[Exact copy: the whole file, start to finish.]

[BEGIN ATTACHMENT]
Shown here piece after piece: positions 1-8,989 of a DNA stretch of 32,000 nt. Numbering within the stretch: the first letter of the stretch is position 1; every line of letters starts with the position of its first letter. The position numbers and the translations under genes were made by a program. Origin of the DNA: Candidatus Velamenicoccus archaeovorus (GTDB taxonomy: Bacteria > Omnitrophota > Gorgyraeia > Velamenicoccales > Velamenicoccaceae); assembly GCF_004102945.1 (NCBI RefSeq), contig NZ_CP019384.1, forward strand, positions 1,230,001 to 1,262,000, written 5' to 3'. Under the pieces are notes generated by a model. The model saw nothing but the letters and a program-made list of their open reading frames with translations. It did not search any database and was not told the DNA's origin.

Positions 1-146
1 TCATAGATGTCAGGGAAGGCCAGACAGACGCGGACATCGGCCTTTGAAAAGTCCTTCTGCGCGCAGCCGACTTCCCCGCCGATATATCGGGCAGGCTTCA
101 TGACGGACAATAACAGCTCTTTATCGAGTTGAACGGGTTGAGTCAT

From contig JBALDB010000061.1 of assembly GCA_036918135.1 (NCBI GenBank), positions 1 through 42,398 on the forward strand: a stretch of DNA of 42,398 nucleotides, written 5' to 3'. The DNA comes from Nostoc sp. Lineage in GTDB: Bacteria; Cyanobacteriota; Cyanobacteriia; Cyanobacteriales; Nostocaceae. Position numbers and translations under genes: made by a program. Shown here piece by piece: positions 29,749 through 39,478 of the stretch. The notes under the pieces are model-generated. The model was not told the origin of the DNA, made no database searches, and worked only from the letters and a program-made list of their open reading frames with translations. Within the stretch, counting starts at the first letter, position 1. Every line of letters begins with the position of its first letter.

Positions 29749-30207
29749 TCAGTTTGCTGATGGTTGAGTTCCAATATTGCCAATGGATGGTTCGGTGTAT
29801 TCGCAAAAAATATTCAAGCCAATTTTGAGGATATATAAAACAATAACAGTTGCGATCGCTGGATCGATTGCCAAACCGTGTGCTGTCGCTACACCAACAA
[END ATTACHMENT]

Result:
Shown here piece after piece: positions 1-8,989 of a DNA stretch of 32,000 nt. Numbering within the stretch: the first letter of the stretch is position 1; every line of letters starts with the position of its first letter. The position numbers and the translations under genes were made by a program. Origin of the DNA: Candidatus Velamenicoccus archaeovorus (GTDB taxonomy: Bacteria > Omnitrophota > Gorgyraeia > Velamenicoccales > Velamenicoccaceae); assembly GCF_004102945.1 (NCBI RefSeq), contig NZ_CP019384.1, forward strand, positions 1,230,001 to 1,262,000, written 5' to 3'. Under the pieces are notes generated by a model. The model saw nothing but the letters and a program-made list of their open reading frames with translations. It did not search any database and was not told the DNA's origin.

Positions 1-146
1 TCATAGATGTCAGGGAAGGCCAGACAGACGCGGACATCGGCCTTTGAAAAGTCCTTCTGCGCGCAGCCGACTTCCCCGCCGATATATCGGGCAGGCTTCA
101 TGACGGACAATAACAGCTCTTTATCGAGTTGAACGGGTTGAGTCAT

From contig JBALDB010000061.1 of assembly GCA_036918135.1 (NCBI GenBank), positions 1 through 42,398 on the forward strand: a stretch of DNA of 42,398 nucleotides, written 5' to 3'. The DNA comes from Nostoc sp. Lineage in GTDB: Bacteria; Cyanobacteriota; Cyanobacteriia; Cyanobacteriales; Nostocaceae. Position numbers and translations under genes: made by a program. Shown here piece by piece: positions 29,749 through 39,478 of the stretch. The notes under the pieces are model-generated. The model was not told the origin of the DNA, made no database searches, and worked only from the letters and a program-made list of their open reading frames with translations. Within the stretch, counting starts at the first letter, position 1. Every line of letters begins with the position of its first letter.

Positions 29749-30207
29749 TCAGTTTGCTGATGGTTGAGTTCCAATATTGCCAATGGATGGTTCGGTGTAT
29801 TCGCAAAAAATATTCAAGCCAATTTTGAGGATATATAAAACAATAACAGTTGCGATCGCTGGATCGATTGCCAAACCGTGTGCTGTCGCTACACCAACAA